You can see from his GP window the two months—June and September—that dragged his 2009 season down, as well as the rebound we both expect from him in 2010. And you also see vividly demonstrated how he’ll help you in BA and HR, but not much else.
GP’s stat predictions see him regaining his .500-SLG, 30-HR ways, and he should approach a .300 BA again. And his -32 sentiment indicates he’s likely to be a bargain after his down 2009, making him a very nice bargain opportunity for your 2010 draft. Don’t expect steals or a great OBP, but he should resume delivering BA, HR and RBI as steadily as ever—at least for 2010.
David Wright | New York | 3B
2009 Final Stats: .307/.390/.447
We had a mock “Futures” draft this offseason, focusing on the best players in the next five years, and I took Wright as my top selection, fourth overall. Among other things, I noted his rock-solid peripherals and amazing health record—and, like a voodoo curse, both struck Wright this past season.
What really struck Wright, of course, was a 94 mph fastball from Matt Cain, and many may write off his season due to this beanball, which took the helmet off of Wright’s head and laid him out motionless.
He actually didn’t seem all that bad at the time; after being tended to at home plate, he asked to remain in the game, though he was led off the field. His season fell apart after this, as he missed a little over two weeks (more time than he’d ever missed in his Mets career), then came back to hit just .239/.389/.367 the rest of the way.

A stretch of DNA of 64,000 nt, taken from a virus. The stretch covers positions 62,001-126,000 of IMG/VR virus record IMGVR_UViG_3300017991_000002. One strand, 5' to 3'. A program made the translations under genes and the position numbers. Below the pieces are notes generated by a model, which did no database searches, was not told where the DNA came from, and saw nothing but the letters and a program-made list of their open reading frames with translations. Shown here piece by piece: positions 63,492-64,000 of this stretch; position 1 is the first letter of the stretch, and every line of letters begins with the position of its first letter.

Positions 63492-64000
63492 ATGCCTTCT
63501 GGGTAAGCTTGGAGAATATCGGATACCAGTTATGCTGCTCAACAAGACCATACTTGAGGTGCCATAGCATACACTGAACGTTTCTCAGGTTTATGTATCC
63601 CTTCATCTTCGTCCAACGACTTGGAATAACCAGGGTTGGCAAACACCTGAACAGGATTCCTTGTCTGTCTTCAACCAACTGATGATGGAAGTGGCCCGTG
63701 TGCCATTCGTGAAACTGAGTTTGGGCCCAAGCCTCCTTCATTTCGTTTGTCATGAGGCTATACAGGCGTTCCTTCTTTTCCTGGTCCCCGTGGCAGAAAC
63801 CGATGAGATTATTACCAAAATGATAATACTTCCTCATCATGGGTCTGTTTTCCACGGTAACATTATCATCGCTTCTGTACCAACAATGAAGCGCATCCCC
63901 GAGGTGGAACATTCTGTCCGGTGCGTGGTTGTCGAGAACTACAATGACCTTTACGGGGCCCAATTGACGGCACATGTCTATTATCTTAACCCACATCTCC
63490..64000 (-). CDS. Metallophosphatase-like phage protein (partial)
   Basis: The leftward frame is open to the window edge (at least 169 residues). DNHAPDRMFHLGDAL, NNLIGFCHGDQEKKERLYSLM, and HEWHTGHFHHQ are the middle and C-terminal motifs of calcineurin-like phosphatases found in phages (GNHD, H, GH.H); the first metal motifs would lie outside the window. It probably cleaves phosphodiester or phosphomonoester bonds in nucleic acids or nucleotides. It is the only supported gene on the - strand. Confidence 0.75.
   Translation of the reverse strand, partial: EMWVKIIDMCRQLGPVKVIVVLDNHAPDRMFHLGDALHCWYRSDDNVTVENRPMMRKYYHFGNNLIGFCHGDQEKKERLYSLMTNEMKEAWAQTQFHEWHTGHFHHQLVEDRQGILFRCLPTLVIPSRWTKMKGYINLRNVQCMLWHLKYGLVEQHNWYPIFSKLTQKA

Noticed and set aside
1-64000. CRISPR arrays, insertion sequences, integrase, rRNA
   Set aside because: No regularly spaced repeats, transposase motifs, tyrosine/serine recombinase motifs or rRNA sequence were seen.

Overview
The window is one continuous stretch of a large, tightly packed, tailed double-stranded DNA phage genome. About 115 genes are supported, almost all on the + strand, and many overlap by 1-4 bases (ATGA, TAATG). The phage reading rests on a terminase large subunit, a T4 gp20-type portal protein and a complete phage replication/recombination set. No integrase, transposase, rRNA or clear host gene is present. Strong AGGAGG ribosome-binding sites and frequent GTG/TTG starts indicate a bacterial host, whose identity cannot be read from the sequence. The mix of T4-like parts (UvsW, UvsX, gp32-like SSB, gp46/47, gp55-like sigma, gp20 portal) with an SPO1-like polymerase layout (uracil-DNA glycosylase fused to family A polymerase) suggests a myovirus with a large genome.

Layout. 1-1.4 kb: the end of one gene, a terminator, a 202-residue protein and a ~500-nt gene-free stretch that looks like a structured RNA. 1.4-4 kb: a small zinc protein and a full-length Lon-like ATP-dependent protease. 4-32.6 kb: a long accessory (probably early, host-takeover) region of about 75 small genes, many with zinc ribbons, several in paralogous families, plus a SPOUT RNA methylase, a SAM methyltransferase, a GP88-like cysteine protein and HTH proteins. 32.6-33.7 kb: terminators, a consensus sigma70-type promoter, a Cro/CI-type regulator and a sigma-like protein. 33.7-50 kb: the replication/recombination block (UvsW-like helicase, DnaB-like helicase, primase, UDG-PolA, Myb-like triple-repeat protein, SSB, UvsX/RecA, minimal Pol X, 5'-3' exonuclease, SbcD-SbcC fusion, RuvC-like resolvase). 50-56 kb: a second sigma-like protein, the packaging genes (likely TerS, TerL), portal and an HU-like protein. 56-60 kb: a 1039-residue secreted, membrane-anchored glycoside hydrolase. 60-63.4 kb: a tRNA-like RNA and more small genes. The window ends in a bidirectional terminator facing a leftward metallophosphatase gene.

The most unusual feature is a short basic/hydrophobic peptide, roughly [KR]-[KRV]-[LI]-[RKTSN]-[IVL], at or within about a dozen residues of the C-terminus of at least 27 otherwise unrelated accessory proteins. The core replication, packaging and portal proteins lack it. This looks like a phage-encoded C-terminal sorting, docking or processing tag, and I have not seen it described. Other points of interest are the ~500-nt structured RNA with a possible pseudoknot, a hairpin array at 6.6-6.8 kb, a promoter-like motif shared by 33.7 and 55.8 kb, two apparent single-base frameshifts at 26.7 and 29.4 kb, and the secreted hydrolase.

But his season was actually starting to slip away from him (as it did with all of his N.Y. teammates) even before that ill-fated pitch, as he was hitting .324/.414/.467. Those numbers would be gaudy for any other 3B in the NL not named “Chipper Jones” or “Aramis Ramirez,” but for Wright, they had to be a disappointment.
Like Carlos Lee, Wright had been a lock since 2005 for a .300 BA, 100 RBI, 40+ 2Bs and a homer total near, or surpassing, 30. So while his OBP numbers were solid, he was already down in power by a good 30 or 40 points when he got hit by Cain. Should fantasy owners be concerned about this?
In Wright’s career, his worst months are April (.862 OPS), July (.867) and September (.899). That a “bad” month for Wright includes those excellent numbers says plenty about what a talent this guy is. But those months are also his worst because of his power—for whatever reason, he doesn’t hit the longball in April (.471 SLG), July (.487) and September (.522). Again, “worst” is relative when you’re David Wright, since most players would kill for an “off” month like that.
When you break down his 2009 season by month, or look at it with a glance on the GP graph, you can see he’s right in line with his career trends. He hit .280/.372/.390 in April, .378/.479/.561 in May, .365/.432/.529 in June, and .269/.373/.398 in July. That GP window highlights what a downhill ride 2009 was for Wright, how different it was from his steadier 2007-08 and how much he needed those lost months to redeem himself.
Up until Cain gave him a Rawlings-induced headache, Wright wasn’t showing his usual August mojo: he’d hit .306/.393/.408 through the first 14 games of the month. And after he came back from his concussion, he flailed rather horribly at the ball, his usual patience evaporating as he plunged into a .26 BB/K funk (his career average is .65). Up to that point, his BB/K was at .61.